A key reason for the lack of investments into the Country at present is due to incorrect tax rates as our current rates tax investors higher than our competitors, thereby discouraging investments into the country.

    Therefore, it is required to maintain a tax rate at the revenue maximising point in order to attract the highest possible investments into the country.

    Changing the tax and customs duty policies, to increase greenfield and brownfield, local investments and foreign direct investments, is necessary for economic growth, increased district-wise job generation and goods and service exports.

    Item Income Tax
    (Direct Tax)
    (Rs. million)
    Total Government Revenue
    (Rs. million)
    % of Direct Tax of Total Government Revenue % of Indirect Tax of Total Government Revenue Exchange loss as a result of Rupee Depreciation Foreign Debt
    (Rs. million)
    2005 52,535 379,747 13.80% 86.20% 117,785 956,620
    2006 79,693 477,833 16.70% 83.30% 108,579 1,103,418
    2007 107,169 565,051 19.00% 81.00% 71,646 1,326,487
    2008 126,541 655,260 19.30% 80.70% 117,785 1,448,734
    2009 139,558 699,644 19.90% 80.10% 23,114 1,760,467
    2010 135,624 817,279 16.60% 83.40% -10,028 2,024,583
    2011 157,310 967,862 16.30% 83.70% 90,335 2,329,280
    2012 172,594 1,051,462 16.40% 83.60% 230,642 2,767,299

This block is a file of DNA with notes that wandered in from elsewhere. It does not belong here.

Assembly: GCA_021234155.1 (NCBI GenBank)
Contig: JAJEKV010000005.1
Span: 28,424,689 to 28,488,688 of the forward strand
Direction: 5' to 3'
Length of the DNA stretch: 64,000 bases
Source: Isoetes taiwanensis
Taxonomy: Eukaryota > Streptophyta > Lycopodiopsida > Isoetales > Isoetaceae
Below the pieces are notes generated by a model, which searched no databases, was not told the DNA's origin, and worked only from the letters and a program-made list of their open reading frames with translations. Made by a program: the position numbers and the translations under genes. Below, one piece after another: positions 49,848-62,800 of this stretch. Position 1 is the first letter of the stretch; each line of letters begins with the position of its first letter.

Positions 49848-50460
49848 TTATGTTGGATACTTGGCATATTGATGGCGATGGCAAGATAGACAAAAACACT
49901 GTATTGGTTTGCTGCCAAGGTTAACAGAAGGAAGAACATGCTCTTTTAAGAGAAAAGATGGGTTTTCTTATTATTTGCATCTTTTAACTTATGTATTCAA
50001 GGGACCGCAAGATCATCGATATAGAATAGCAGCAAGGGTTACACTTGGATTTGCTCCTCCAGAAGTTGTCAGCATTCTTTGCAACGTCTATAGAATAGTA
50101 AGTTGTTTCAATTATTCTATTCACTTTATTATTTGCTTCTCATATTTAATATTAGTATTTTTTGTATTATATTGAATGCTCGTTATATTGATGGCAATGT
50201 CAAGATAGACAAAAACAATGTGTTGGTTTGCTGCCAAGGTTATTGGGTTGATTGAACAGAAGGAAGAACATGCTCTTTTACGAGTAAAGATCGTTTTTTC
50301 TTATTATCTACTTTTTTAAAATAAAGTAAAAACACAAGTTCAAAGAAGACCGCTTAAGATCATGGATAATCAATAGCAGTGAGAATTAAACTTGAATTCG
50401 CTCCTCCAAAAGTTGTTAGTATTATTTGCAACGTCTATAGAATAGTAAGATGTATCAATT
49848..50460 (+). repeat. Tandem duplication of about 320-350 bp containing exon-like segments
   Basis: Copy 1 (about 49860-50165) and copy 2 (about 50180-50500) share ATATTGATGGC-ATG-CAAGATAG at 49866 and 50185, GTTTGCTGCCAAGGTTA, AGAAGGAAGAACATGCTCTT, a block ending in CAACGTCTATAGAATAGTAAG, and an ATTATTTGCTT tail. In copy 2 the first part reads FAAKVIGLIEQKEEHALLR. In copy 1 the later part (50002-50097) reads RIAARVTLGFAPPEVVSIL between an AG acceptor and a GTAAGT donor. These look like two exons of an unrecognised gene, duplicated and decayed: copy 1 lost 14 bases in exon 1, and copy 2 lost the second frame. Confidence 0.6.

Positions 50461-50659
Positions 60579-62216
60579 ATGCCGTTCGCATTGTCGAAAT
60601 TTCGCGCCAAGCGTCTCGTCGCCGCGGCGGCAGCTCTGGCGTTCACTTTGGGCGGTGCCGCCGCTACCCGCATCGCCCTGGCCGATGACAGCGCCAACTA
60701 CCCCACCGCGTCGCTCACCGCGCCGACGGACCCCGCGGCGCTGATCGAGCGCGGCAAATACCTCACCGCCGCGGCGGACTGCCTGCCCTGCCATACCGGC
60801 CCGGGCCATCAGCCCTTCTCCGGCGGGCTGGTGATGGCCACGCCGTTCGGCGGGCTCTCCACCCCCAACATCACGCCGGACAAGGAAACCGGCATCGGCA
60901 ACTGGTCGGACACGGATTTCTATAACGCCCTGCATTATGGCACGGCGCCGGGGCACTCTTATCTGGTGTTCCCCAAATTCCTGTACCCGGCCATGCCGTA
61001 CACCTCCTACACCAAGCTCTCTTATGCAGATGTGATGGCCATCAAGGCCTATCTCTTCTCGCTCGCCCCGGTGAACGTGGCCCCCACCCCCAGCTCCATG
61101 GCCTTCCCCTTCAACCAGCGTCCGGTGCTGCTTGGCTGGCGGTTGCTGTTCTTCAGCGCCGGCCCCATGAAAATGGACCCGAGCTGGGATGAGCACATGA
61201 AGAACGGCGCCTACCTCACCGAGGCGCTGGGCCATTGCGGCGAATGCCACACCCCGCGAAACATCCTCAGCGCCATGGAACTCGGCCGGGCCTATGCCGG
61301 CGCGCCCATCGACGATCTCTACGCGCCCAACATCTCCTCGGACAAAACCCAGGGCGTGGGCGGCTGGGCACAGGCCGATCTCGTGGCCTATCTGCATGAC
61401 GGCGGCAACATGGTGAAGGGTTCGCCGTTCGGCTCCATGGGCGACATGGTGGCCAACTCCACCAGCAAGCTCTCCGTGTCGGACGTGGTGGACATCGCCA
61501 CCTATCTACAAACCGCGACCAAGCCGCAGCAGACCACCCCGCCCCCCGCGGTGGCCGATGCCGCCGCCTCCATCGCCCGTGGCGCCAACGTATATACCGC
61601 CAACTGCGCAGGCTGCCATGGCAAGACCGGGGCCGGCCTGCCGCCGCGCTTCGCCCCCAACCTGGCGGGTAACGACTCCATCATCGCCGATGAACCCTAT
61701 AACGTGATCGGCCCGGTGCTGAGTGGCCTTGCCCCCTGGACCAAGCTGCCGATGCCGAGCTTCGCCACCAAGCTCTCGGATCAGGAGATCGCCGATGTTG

2013 205,666 1,137,447 18.10% 81.90% -15,361 2,960,424
    2014 198,115 1,195,206 16.60% 83.40% -89,335 3,113,116
    2015 262,583 1,454,878 18.00% 82.00% 285,091 3,544,031
    2016 258,857 1,686,061 15.40% 84.60% 186,650 4,045,796
    2017 274,562 1,831,531 15.00% 85.00% 225,223 4,718,618
    2018 310,450 1,919,974 16.20% 83.80% 1,063,218 5,959,547
    Total 2,481,257 2,405,344

    *Income Tax (Direct Tax)

    Income Tax
    (Direct Tax)


    Corporate and Non-Corporate Tax


    Pay As You Earn Tax (PAYE)


    Service Charge


    Tax on Interest


    During the past 14 years direct Government tax revenue on a cumulative basis was Rs. 2,481 billion whereas Rs. 2,405 billion was incurred as an additional payment due to rupee depreciation to make foreign borrowings increase to Rs. 5,959 billion by last year. Therefore, to stop the rupee depreciating beyond 2% - 3% it is essential to bring in investments, especially foreign direct investments and enhance exports regardless of the direct tax revenue.

    Policies relating to the Department of Inland Revenue